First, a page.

Tamariki Station Ltd

Education institution number:
46477
Service type:
Education and Care Service
Definition:
Not Applicable
Total roll:
43
Telephone:
Address:

31 Station Road, Paeroa

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1 ERO’s Judgements

Akarangi | Quality Evaluation evaluates the extent to which this early childhood service has the learning and organisational conditions to support equitable and excellent outcomes for all learners. Te Ara Poutama- indicators of quality for early childhood education: what matters most (PDF 3.01MB) are the basis for making judgements about the effectiveness of the service in achieving equity and excellence for all learners. The Akarangi Quality Evaluation Judgement Rubric (PDF 91.30KB) derived from the indicators, is used to inform the ERO’s judgements about this service’s performance in promoting equity and excellence.

ERO’s judgements for Tamariki Station Ltd are as follows:

Outcome Indicators

ERO’s judgement

What the service knows about outcomes for learners

Whakatō Emerging

Ngā Akatoro Domains

ERO’s judgement

He Whāriki Motuhake

The learner and their learning

Whakatō Emerging

Whakangungu Ngaio

Collaborative professional learning builds knowledge and capability

Whakatō Emerging

Ngā Aronga Whai Hua

Evaluation for improvement

Whakatō Emerging

Kaihautū

Leaders foster collaboration and improvement

Whakatō Emerging

Te Whakaruruhau

Stewardship through effective governance and management

Whakatō Emerging

2 Context of the Service

Tamariki Station Ltd is one of two privately owned services located in the Paeroa area. The recently appointed centre manager leads a new teaching team of six teachers. Three are qualified, and three are in training to become qualified early childhood teachers.

3 Summary of findings

Children and their whānau experience warm and positive relationships with teachers. Leaders and teachers engage in informal conversations about learning with whānau. Parents have opportunities to share their children’s home lives through an online platform. Some parents are sharing their aspirations for their child’s learning. Valuing and including parent voice through planning, assessment and other operational systems is yet to be established. Children benefit from relationships where parents are confident to share their individual child’s needs.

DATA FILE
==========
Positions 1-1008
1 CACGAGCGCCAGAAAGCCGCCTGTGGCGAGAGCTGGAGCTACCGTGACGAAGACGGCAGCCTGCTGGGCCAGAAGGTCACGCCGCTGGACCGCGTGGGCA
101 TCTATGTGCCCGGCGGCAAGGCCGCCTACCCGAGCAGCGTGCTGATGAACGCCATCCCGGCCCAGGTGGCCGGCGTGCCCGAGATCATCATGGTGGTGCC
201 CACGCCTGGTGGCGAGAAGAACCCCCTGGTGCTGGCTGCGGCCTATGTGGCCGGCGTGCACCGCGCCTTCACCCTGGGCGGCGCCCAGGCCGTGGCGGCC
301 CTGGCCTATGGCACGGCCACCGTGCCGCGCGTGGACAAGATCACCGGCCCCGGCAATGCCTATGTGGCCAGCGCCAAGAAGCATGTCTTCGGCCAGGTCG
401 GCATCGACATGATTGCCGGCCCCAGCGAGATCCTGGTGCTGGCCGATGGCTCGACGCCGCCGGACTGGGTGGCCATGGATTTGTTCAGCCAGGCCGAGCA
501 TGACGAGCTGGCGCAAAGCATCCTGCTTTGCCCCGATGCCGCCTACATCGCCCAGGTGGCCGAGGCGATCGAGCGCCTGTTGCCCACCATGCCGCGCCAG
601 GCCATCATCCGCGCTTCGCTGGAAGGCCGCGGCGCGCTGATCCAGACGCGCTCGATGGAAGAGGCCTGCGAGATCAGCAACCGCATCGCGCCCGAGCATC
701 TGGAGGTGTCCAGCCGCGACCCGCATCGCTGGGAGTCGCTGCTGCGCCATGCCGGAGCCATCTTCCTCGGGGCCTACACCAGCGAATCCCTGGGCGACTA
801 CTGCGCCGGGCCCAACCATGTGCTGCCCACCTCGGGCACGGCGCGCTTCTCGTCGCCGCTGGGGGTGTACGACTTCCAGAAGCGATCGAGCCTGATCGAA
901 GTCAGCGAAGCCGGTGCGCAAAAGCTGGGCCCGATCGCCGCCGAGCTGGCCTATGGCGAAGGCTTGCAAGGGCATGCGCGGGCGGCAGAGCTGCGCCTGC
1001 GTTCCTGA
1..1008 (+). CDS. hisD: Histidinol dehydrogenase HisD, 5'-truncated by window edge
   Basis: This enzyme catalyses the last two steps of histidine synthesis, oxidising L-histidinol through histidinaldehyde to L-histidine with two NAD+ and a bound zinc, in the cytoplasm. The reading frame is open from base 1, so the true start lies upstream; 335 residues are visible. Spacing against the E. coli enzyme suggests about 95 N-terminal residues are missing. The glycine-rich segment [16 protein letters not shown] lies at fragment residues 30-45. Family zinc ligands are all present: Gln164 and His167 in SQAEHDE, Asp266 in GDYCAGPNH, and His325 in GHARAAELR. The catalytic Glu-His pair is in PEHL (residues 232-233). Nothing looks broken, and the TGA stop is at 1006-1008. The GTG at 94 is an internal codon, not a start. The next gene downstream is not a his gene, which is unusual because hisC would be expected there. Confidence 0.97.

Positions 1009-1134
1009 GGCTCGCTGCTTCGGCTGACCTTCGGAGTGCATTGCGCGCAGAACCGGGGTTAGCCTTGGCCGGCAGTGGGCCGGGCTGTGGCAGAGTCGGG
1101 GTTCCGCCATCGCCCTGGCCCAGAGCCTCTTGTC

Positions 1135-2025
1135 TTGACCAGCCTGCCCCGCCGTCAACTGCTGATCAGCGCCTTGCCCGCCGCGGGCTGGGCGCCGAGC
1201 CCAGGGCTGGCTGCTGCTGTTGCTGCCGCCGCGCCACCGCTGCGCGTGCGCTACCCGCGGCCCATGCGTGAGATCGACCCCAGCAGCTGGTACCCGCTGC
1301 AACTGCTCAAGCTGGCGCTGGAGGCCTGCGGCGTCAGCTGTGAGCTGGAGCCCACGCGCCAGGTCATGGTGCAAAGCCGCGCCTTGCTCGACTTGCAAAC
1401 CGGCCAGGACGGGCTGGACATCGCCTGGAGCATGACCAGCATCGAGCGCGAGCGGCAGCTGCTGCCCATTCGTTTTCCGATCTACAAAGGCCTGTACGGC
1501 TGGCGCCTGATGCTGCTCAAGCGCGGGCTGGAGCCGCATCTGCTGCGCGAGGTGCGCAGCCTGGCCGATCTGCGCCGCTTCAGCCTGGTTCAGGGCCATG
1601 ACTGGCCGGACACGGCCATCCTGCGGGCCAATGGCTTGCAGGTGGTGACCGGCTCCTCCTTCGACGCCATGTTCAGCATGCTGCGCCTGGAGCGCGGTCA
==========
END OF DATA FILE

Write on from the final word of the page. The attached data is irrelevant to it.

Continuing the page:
Leaders and teachers are in the early stages of developing their cultural competence. Māori whānau are starting to contribute their cultural expertise to the programme. Te reo Māori is evident in assessment documentation. Leaders have self-identified the need to develop their bicultural curriculum and practices. All children’s language and culture are yet to be effectively reflected in documentation and the teaching and learning programme.

Infants, toddlers, and young children engage in a programme that successfully responds to their care needs. Teachers work alongside parents and external agencies to enhance learning opportunities for children with additional needs. Children play and grow in an environment that respects their choices and promotes independence. Teachers and leaders are yet to explore children’s developing capabilities in relation to the learning outcomes from Te Whāriki, the early childhood curriculum.